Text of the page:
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Bulgari Octo Maserati Chronograph

Two iconic brands celebrate their respective anniversaries with a luxe collaboration

by Paolo Ferrarini in Design on 30 September 2014

Bulgari, Bulgari Octo, Chronographs, Collaborations, Maserati, Timepieces, Watches, Limited Editions


This year innovative Italian automaker Maserati celebrates 100 years and coincidentally, fellow Italian Bulgari are commemorating 130 years of advanced watchmaking. The iconic brands' simultaneous anniversaries have led to the launch a fancy collaboration: Bulgari created a limited edition of their architecturally driven Octo timepiece specially for Maserati.

The watch maintains the original (and recognizable) octagon shape, but several new details have been added for the collaboration. One terminal of the chronograph hand is shaped like Maserati's trident logo, while the dial is now in the automaker's iconic blue—which is also used for the semi-transparent case-back and the alligator leather strap.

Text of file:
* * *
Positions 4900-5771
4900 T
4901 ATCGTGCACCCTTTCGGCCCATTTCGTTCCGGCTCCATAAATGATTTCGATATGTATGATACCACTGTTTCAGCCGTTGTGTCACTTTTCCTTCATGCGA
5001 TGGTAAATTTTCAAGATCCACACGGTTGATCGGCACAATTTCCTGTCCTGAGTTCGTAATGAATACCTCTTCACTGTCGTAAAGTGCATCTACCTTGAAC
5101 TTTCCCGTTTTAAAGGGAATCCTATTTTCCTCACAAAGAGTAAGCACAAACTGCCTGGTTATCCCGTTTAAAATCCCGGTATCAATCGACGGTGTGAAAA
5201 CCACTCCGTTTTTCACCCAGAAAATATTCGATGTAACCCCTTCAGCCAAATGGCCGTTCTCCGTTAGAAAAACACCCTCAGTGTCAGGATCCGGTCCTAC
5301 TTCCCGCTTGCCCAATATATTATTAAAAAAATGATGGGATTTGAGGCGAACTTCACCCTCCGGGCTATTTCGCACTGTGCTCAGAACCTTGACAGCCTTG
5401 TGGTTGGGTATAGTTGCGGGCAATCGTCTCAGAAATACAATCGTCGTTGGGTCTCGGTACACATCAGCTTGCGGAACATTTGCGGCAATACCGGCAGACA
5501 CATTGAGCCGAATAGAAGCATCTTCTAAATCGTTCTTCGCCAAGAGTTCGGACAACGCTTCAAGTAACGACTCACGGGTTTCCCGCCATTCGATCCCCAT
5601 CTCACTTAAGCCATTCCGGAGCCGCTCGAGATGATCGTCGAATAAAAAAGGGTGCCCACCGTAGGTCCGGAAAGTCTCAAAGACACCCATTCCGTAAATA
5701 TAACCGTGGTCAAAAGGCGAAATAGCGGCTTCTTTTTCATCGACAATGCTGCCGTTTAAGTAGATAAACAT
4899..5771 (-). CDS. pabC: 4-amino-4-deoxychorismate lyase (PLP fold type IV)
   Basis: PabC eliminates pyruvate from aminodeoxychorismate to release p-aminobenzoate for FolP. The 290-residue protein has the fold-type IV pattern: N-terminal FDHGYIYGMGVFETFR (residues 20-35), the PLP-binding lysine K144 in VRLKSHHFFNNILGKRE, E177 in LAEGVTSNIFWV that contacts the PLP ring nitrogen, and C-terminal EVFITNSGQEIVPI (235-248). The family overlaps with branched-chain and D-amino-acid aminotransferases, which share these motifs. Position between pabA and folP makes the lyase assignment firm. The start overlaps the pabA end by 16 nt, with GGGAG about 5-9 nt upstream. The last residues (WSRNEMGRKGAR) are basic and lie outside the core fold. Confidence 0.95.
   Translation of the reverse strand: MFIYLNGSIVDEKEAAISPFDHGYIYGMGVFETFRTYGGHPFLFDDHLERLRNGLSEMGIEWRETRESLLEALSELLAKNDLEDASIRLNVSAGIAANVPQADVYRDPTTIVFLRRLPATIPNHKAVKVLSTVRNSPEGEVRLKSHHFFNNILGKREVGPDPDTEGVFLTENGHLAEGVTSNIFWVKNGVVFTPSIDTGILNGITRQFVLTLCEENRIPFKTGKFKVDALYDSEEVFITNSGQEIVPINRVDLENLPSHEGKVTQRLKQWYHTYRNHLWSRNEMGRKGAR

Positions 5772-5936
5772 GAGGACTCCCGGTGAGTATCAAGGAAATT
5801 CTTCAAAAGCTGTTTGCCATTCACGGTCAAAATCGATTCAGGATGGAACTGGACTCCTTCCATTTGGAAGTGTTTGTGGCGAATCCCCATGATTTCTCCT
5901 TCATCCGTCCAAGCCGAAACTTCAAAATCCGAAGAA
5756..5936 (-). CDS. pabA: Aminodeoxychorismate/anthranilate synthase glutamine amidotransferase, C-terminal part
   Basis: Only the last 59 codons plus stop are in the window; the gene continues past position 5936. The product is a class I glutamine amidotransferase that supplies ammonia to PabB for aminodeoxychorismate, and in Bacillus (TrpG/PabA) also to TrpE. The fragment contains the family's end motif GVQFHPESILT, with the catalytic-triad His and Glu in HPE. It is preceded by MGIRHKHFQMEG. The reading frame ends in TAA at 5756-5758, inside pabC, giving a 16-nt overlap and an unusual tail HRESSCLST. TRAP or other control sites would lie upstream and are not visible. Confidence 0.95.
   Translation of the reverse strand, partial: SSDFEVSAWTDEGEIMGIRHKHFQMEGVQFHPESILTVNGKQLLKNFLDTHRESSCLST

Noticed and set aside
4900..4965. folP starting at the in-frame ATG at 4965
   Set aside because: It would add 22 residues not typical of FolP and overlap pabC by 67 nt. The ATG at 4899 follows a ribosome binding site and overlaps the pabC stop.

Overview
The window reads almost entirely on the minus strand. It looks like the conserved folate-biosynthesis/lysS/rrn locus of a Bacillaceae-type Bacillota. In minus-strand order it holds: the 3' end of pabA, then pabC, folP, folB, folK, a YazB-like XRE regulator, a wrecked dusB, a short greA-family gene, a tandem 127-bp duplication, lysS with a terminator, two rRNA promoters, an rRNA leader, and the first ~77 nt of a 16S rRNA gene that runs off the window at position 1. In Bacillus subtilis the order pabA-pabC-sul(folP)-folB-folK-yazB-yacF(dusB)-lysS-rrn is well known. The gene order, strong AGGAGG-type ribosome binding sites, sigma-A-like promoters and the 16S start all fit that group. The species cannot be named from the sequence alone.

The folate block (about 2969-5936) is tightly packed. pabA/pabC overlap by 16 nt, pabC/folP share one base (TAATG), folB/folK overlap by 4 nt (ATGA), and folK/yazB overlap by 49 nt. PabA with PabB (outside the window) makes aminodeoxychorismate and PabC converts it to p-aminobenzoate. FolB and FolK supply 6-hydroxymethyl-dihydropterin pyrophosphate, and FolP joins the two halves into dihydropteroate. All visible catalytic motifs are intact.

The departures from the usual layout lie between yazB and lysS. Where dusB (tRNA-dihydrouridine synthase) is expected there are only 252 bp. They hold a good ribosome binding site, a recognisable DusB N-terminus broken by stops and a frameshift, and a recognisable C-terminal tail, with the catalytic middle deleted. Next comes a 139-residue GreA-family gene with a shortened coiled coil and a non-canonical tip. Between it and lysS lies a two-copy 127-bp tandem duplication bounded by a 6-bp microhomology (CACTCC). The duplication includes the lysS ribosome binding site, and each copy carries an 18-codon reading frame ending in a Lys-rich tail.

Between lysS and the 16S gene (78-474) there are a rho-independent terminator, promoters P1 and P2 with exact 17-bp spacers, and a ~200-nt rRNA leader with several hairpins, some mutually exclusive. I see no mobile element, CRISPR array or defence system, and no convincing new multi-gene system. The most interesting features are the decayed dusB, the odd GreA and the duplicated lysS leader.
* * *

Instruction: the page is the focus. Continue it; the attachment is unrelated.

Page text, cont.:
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Jean-Christophe Babin, CEO of Bulgari says of the two brands teaming up, "The main reason why you buy them is the craftsmanship, the beauty, the sophistication." As such, the collaboration made perfect sense on both sides. “Bulgari and Maserati are two of the most emblematic icons of Italian luxury bound by two very similar drivers," Babin tells CH. "On one hand: design. It’s a very Italian element because Italy is a reference country when it comes to design. At the same time, Italy has demonstrated to be really advanced technologically. We see it in the industry, and of course in Maserati cars, which are very sophisticated not only for their beauty, but also for the technology inside."